The Four Things That Will Get You Noticed By Recruiters

Just keeping your résumé up-to-date is selling yourself short. Keep these four things in mind to get your name on the top of the list.

The Four Things That Will Get You Noticed By Recruiters
[Photo: Flickr user David Goehring]

Whether you’re actively searching for a new job or you just want to be kept in the loop of potential opportunities, standing out among the crowd is the key to attracting the attention of a recruiter.


When creating your résumé and social media profiles, keep these tips in mind:

Study Your Past Experience

Dan Ogden, principal of Omnibus Consulting, a knowledge economy executive search firm, says the “I can do this for you” approach that most of us use on our résumés is flawed. “The biggest mistake that so many people make is they say, ‘I have a passion for x,’ ‘I’m a hard worker,’ or ‘I’m a team player,’” says Ogden.

“The perfect cover letter for any position would say, ‘I have done the exact job you are advertising for your business,’” he says. To stand out, Ogden recommends candidates think about how to demonstrate to the employer that they will have to invest the shortest possible ramp-up time to fulfill the position. Look at the job description and show how you have done this job in previous positions.

Show, Don’t Tell

While most job applicants tend to list responsibilities on their résumés, Ogden recommends a slightly different approach. “If you’re a 90th percentile performer and a colleague is a 10th percentile performer, if you both describe your responsibilities, your résumés will look identical,” says Ogden.

Showing what you have accomplished relative to the responsibilities, and quantifying those achievements, is key to standing out. Stating, ‘I was responsible for client service and reduced turnaround time by 20%’ is much more effective than simply stating, ‘I was responsible for client service.’

“The résumés that stand out are the ones that show what (the candidate) did with the responsibilities they were given. Not just what they were responsible for, but what they achieved in context,” says Ogden.


Address Red Flags

Gaps in work experience and choppiness on your résumé is a red flag for any recruiter. “If I invest my time and resources to get them to do what I need them to do, are they going to be around long enough for me to get ROI on?” asks Ogden.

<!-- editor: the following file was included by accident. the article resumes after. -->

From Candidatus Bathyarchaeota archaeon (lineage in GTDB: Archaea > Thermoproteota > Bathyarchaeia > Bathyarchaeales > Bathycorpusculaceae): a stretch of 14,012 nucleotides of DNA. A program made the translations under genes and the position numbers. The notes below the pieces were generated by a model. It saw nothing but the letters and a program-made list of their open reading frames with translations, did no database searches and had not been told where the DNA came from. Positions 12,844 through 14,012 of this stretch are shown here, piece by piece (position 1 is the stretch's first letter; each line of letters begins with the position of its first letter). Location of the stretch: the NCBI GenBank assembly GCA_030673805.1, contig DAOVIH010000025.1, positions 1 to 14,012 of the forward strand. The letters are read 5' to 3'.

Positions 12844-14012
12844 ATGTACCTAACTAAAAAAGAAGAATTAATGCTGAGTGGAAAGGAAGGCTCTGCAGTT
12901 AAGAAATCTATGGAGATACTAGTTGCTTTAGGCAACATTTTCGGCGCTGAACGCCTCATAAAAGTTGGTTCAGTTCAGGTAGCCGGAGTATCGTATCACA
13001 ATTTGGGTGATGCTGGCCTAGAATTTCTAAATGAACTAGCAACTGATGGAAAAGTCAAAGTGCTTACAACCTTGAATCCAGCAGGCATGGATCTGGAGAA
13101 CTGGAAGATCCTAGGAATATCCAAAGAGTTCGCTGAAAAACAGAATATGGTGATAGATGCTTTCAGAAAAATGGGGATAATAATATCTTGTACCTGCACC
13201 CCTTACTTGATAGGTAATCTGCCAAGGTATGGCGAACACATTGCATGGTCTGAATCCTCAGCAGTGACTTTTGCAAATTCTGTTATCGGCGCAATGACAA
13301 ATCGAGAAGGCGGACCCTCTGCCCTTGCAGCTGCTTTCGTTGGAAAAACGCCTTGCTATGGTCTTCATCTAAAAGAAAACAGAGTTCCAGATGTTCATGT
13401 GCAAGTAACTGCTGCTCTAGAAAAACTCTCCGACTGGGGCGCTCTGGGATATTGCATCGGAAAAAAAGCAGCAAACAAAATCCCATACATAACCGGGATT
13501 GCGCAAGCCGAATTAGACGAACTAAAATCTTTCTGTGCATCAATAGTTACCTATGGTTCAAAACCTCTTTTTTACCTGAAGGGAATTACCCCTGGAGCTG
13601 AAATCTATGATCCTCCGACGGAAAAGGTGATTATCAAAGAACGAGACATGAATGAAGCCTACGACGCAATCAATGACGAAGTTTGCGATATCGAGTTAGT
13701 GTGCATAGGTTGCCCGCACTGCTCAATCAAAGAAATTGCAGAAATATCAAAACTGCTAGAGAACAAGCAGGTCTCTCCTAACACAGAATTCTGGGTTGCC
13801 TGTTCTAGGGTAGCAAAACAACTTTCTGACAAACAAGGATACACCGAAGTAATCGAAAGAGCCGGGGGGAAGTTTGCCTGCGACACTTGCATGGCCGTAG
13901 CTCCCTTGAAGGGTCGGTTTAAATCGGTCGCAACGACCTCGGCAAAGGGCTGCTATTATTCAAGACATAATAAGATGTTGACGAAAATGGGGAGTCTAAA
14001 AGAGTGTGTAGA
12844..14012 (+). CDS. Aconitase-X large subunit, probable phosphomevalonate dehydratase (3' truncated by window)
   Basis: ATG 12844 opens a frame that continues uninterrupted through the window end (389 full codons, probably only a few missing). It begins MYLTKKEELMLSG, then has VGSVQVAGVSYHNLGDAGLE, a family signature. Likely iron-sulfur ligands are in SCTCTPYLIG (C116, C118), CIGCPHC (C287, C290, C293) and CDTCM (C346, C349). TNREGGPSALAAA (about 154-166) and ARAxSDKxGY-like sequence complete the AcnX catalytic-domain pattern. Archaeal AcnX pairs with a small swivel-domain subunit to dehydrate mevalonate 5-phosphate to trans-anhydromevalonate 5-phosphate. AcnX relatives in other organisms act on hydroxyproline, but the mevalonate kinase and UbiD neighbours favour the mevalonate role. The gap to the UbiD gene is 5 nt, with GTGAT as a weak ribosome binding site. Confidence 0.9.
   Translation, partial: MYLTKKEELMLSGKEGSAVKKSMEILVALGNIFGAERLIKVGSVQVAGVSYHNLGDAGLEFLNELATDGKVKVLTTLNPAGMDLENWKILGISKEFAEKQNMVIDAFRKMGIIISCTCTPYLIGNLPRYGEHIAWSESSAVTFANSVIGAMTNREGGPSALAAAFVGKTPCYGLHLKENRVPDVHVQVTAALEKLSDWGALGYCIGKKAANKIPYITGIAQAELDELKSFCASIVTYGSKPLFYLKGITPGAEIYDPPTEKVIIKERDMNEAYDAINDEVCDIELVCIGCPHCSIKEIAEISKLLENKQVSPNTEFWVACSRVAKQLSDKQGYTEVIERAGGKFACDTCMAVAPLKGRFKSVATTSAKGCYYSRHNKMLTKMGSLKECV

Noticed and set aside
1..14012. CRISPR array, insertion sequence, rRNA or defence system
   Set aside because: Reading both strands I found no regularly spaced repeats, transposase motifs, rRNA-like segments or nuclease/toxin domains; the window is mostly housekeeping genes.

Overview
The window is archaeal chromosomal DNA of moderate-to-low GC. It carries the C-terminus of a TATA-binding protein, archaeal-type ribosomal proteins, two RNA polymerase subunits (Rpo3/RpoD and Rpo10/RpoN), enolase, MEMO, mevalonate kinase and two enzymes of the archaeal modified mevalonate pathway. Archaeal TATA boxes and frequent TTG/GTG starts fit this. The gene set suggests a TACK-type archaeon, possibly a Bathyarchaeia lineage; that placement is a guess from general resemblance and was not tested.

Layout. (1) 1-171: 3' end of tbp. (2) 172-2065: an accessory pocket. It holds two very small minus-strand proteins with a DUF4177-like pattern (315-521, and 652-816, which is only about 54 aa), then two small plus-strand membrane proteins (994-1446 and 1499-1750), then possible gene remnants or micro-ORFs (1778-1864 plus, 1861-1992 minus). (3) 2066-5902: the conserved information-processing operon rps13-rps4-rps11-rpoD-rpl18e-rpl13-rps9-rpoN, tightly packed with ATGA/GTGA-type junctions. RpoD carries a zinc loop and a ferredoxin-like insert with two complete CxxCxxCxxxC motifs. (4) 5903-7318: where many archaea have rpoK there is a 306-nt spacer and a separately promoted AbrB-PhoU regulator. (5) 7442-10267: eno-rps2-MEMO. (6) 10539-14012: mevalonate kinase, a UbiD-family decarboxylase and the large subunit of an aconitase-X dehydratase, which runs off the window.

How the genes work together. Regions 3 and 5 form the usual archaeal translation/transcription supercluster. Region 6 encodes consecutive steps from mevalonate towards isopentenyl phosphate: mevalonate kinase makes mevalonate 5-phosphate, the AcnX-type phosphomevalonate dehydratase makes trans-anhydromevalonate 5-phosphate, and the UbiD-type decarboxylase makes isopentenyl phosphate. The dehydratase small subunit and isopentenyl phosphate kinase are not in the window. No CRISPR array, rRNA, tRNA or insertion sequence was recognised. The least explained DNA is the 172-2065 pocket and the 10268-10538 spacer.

If you have a choppy résumé–such as three jobs in two years, for example–Ogden recommends highlighting on your résumé your reasons for leaving or the circumstances surrounding your departure. Perhaps the company was restructuring and you were laid off or the company moved to another location. Also highlight if you were ever rehired by a former manager to another company. That type of job jump reflects positively in the eyes of a recruiter.

Build A Personal Brand

Joshua Janicek, director of talent acquisition for the advertising agency Arnold Worldwide, says job seekers should focus on building a personal brand to help set them apart from peers and competing applicants and catch the attention of recruiters. “Your personal brand speaks to who you were, who you are, and who you’d like to become in the future,” says Janicek.

Janicek says your LinkedIn profile is the best place to start building a personal brand. “LinkedIn is the standard and the core platform for recruiters looking for passive talent,” says Janicek. Complete your profile with a picture and update it at least monthly. Then, once your LinkedIn profile is up-to-date, focus on other channels that make sense for your industry.

Follow recruiters or employees that work for the company you’re hoping to join on Twitter or Instagram, and direct-message, “like,” and comment on their posts or pages. While starting a dialogue is a great way to get noticed, Janicek says to make sure that what you say is relevant and adds value.

Be use to include your passions and interests on your social media pages to create a fully rounded personal brand that gives recruiters a better sense of your personality and who you are. “This information will set you apart from your peers,” says Janicek.



About the author

Lisa Evans is a freelance writer from Toronto who covers topics related to mental and physical health. She strives to help readers make small changes to their daily habits that have a profound and lasting impact on their productivity and overall job satisfaction.